Now André Carvalho from the physics department at Australian National University in Canberra is talking about “Quantum feedback control for entanglement production”. He’s in a theory group with strong connections to the atom laser experimental group at ANU. This theory group works on measurement and control theory for Bose-Einstein condensates and atom lasers.
The good news: recent advances in real-time monitoring allows the control of quantum systems using feedback.
The big question: can we use feedback to design the system dynamics to produce and stabilize entangled states?
The answer: yes.
Start by considering two atoms in a cavity, interacting with a laser. Think of each atom as a 2-state system — so the Hilbert space of the pair of atoms is
We’ll say what the atoms are doing using not a pure state (a unit vector) but a mixed state (a density matrix). The atoms’ time evolution will be described by Lindbladian mechanics. This is a generalization of Hamiltonian mechanics that allows for dissipative processes — processes that increase entropy! A bit more precisely, we’re talking here about the quantum analogue of a Markov process. Even more precisely, we’re talking about the Lindblad equation: the most general equation describing a time evolution for density matrices that is time-translation-invariant, Markovian, trace preserving and completely positive.
As time passes, an initially entangled 2-atom state will gradually ‘decohere’, losing its entanglement.
But next, introduce feedback. Can we do this in a way that makes the entanglement become large as time passes?
With ‘homodyne monitoring’, you can do pretty well. But with ‘photodetection monitoring’, you can do great! As time passes, every state will evolve to approach the maximally entangled state: the ‘singlet state’. This is the density matrix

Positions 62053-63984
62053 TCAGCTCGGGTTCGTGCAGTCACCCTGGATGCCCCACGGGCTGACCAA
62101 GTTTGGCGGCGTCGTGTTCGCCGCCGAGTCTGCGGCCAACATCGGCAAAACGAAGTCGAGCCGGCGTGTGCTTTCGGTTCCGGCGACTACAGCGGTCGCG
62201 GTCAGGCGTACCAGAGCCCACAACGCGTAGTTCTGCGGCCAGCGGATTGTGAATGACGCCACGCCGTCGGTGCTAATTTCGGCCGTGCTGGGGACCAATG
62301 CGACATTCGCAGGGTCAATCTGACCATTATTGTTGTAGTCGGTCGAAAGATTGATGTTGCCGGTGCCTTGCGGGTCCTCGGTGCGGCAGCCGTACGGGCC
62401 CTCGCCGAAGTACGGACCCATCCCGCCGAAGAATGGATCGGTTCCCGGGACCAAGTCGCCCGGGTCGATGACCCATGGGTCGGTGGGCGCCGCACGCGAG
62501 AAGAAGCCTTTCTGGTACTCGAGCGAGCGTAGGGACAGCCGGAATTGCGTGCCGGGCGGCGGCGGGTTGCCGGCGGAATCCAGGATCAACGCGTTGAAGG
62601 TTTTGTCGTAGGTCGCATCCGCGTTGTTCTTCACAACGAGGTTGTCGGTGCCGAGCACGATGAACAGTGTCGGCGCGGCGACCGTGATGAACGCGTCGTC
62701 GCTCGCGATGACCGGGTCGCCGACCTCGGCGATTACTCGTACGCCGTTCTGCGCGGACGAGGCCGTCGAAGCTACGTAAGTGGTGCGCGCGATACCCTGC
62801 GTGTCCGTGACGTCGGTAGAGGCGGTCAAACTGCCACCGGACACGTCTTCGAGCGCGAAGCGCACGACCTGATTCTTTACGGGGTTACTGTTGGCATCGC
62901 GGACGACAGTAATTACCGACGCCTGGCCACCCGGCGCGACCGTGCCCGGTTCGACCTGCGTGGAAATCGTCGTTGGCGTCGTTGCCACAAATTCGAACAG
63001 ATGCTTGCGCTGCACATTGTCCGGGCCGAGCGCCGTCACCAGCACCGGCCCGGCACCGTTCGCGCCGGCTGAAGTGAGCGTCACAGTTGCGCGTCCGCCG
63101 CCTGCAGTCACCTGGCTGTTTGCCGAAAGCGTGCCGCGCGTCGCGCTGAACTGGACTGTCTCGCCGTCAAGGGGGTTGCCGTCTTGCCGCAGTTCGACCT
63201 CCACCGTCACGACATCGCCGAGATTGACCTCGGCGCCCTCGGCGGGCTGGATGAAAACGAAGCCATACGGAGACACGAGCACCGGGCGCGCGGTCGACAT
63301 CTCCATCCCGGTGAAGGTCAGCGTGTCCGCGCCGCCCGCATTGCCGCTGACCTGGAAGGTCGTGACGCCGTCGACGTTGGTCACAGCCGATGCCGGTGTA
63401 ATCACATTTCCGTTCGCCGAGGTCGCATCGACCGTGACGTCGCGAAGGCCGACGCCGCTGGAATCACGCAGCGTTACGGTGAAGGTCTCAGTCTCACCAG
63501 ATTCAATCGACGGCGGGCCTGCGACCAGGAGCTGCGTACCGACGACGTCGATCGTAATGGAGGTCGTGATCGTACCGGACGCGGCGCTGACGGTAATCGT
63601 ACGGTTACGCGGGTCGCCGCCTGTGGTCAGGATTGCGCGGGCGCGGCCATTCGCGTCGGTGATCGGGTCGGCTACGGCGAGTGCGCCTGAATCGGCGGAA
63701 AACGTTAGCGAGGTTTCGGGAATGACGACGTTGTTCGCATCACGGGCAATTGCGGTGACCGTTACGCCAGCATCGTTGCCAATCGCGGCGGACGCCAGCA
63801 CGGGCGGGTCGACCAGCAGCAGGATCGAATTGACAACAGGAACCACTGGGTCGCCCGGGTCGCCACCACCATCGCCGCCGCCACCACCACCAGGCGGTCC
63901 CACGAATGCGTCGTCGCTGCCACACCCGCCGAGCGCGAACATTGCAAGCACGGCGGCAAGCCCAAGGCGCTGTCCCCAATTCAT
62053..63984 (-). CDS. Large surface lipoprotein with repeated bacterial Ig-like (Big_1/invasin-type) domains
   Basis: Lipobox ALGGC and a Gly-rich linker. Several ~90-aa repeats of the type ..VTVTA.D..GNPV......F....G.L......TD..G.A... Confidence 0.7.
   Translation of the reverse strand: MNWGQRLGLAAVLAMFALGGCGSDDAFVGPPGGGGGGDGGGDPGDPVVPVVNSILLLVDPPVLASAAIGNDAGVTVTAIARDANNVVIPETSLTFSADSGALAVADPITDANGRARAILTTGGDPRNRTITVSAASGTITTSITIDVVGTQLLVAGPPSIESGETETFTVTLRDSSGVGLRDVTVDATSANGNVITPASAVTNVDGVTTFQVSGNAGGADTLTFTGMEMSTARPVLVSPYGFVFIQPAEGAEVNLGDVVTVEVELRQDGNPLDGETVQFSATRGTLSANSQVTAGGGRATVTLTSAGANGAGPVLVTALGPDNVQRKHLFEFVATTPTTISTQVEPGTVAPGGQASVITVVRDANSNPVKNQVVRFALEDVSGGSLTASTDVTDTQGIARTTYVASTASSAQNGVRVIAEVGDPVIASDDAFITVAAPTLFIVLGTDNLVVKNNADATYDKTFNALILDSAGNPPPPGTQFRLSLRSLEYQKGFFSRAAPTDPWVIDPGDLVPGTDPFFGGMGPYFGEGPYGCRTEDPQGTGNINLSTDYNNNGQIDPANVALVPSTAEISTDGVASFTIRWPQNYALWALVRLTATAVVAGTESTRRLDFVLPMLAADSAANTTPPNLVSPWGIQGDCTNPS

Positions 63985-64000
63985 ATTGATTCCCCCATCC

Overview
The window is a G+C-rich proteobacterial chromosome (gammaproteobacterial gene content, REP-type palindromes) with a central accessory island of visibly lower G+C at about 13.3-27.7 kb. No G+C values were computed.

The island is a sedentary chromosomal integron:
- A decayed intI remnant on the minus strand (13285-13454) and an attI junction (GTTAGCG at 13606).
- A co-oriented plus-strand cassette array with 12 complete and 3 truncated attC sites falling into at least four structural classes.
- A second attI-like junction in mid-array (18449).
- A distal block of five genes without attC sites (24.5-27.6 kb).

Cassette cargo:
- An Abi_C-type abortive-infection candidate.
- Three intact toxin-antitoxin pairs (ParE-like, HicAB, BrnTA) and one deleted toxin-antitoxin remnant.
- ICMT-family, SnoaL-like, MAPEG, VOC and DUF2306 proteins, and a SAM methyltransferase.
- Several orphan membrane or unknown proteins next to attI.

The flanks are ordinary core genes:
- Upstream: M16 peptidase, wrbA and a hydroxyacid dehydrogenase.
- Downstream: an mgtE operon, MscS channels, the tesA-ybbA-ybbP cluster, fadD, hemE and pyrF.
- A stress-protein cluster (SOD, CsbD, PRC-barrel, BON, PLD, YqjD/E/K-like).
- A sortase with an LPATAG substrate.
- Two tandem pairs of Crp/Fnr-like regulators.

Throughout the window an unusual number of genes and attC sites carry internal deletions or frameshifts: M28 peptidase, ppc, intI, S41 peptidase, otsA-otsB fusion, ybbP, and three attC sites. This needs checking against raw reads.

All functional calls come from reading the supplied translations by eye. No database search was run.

corresponding to the pure state
So: the system dynamics can be engineered using feedback to product and stabilize highly entangled state. In fact this is true not just for 2-atom systems, but multi-atom systems! And at least for 2-atom systems, this scheme is robust against imperfections and detection inefficiencies. The question of robustness is still under study for multi-atom systems.
For more details, try:
• A. R. R. Carvalho, A. J. S. Reid, and J. J. Hope, Controlling entanglement by direct quantum feedback.
We discuss the generation of entanglement between electronic states of two atoms in a cavity using direct quantum feedback schemes. We compare the effects of different control Hamiltonians and detection processes in the performance of entanglement production and show that the quantum-jump-based feedback proposed by us in Phys. Rev. A 76 010301(R) (2007) can protect highly entangled states against decoherence. We provide analytical results that explain the robustness of jump feedback, and also analyse the perspectives of experimental implementation by scrutinising the effects of imperfections and approximations in our model.
How do homodyne and photodetection feedback work? I’m not exactly sure, but this quote helps:
In the homodyne-based scheme, the detector registers
a continuous photocurrent, and the feedback Hamiltonian
is constantly applied to the system. Conversely, in
the photocounting-based strategy, the absence of signal
predominates and the control is only triggered after a
detection click, i.e. a quantum jump, occurs.